Molecular Carcinogenesis and Chemoprevention
Karam El-Bayoumy, Ph.D., Program Leader
In the United States, nearly two-thirds of cancer deaths can be linked to tobacco use and diet. Tobacco consumption is directly related to cancer of the lung, mouth, larynx, esophagus, bladder, kidney, pancreas, leukemia and cervix. More recent studies are now providing new information linking tobacco smoking with breast, colon, and prostate cancers. Excess or deficiencies of certain dietary components can account for cancer of the colon, breast, prostate, and stomach. The predominance of environment over genes in cancer causation has been suggested. The overall research direction in this program is to uncover, by using a step-wise approach, exactly how cancer develops, and then provide the means for cancer chemoprevention. To reduce the incidence and mortality of major cancers, leads from epidemiological studies direct our basic research activities toward:
- Elucidating the mechanisms by which chemicals, found in tobacco smoke, diet and urban air pollution alone and in combination with HPV on the induction of select cancers. Carcinogenesis is a multi-step process that takes 20-30 years in people, and in this program, we focus on understanding the molecular pathways by which normal cells progress to the first definable stage of cancer.
- Identifying sensitive and selective intermediate biomarkers in preclinical investigations (e.g, laboratory animals) as useful tools for the assessment of human exposure and risk assessment to cancer causing agents; and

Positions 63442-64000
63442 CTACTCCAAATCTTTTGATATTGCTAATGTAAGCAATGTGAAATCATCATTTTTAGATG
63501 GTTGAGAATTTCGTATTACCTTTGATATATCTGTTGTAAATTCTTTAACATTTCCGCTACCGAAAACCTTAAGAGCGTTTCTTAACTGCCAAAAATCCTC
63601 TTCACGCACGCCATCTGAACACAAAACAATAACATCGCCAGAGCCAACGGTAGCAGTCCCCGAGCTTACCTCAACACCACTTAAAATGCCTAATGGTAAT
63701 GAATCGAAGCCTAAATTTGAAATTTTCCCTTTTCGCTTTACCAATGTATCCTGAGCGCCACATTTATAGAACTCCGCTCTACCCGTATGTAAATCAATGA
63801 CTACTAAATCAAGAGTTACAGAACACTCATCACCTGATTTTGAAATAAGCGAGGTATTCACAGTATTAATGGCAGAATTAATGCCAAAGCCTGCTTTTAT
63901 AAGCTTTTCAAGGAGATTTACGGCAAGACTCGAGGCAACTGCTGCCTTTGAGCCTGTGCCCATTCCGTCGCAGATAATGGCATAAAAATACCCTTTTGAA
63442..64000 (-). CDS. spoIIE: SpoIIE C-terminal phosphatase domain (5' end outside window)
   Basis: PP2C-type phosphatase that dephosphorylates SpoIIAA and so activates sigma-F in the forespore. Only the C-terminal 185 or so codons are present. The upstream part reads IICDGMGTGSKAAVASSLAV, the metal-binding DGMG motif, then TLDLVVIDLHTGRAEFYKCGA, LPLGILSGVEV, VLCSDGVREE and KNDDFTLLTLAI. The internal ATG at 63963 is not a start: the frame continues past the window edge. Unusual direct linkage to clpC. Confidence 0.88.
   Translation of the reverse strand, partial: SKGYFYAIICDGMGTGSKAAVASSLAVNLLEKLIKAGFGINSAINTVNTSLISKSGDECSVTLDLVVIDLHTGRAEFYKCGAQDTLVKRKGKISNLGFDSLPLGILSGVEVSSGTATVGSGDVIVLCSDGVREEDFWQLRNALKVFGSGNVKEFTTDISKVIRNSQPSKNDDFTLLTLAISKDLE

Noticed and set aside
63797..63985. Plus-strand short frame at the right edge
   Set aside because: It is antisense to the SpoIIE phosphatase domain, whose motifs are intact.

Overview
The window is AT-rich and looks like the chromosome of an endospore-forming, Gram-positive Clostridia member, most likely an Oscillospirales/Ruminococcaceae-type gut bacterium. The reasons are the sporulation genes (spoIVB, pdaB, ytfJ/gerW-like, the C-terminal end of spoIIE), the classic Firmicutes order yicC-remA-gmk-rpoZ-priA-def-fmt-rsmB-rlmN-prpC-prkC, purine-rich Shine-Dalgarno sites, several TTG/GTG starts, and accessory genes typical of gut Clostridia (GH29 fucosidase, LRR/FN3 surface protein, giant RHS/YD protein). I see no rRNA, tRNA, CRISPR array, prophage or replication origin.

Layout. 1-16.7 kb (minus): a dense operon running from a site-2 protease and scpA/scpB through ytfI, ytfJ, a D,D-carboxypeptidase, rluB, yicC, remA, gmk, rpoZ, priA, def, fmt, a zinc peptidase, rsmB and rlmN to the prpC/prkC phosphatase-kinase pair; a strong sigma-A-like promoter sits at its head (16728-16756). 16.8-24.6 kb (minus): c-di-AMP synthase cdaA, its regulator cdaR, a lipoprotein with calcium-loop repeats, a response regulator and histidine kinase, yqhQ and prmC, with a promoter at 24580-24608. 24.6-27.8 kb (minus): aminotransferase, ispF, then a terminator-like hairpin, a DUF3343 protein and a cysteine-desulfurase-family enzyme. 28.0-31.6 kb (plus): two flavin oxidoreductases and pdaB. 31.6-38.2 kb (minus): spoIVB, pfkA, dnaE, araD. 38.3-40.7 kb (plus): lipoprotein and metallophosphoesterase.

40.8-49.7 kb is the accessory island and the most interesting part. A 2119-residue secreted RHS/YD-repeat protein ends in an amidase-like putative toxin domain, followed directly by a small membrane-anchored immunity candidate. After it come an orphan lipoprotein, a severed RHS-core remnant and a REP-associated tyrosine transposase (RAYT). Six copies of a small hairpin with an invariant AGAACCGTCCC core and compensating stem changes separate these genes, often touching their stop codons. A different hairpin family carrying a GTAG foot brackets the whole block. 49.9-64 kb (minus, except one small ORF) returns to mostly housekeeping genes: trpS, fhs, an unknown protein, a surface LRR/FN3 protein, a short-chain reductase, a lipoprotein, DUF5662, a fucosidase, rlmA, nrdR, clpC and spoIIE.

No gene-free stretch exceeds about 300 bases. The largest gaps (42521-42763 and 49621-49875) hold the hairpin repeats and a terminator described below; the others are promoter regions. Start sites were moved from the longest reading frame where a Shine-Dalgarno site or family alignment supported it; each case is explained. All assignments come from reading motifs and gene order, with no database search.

- Developing mechanism-based chemopreventive agents and dietary components that can inhibit specific molecular targets involved in the carcinogenic process.
Collectively, in this Program, we strive to acquire new mechanistic insights on the causes of tobacco-, dietary-, and environmentally-related cancers. Suitable biomarkers are being developed and validated for future translational studies as well as the design of future clinical chemoprevention trials. Therefore, we are searching for optimal diets and for naturally occurring agents in routinely consumed foods that may inhibit cancer development. Structural modifications of established, naturally-occurring chemopreventive agents have led us to synthesize novel agents with even greater preventive capacity and lower toxicity. In our laboratories, it has been a common practice to induce predictable incidences of cancer with carcinogens present in tobacco and in our environment, and in some instances, by synthetic carcinogens to provide a yardstick for measuring cancer preventive capacity of naturally occurring or newly developed synthetic compounds.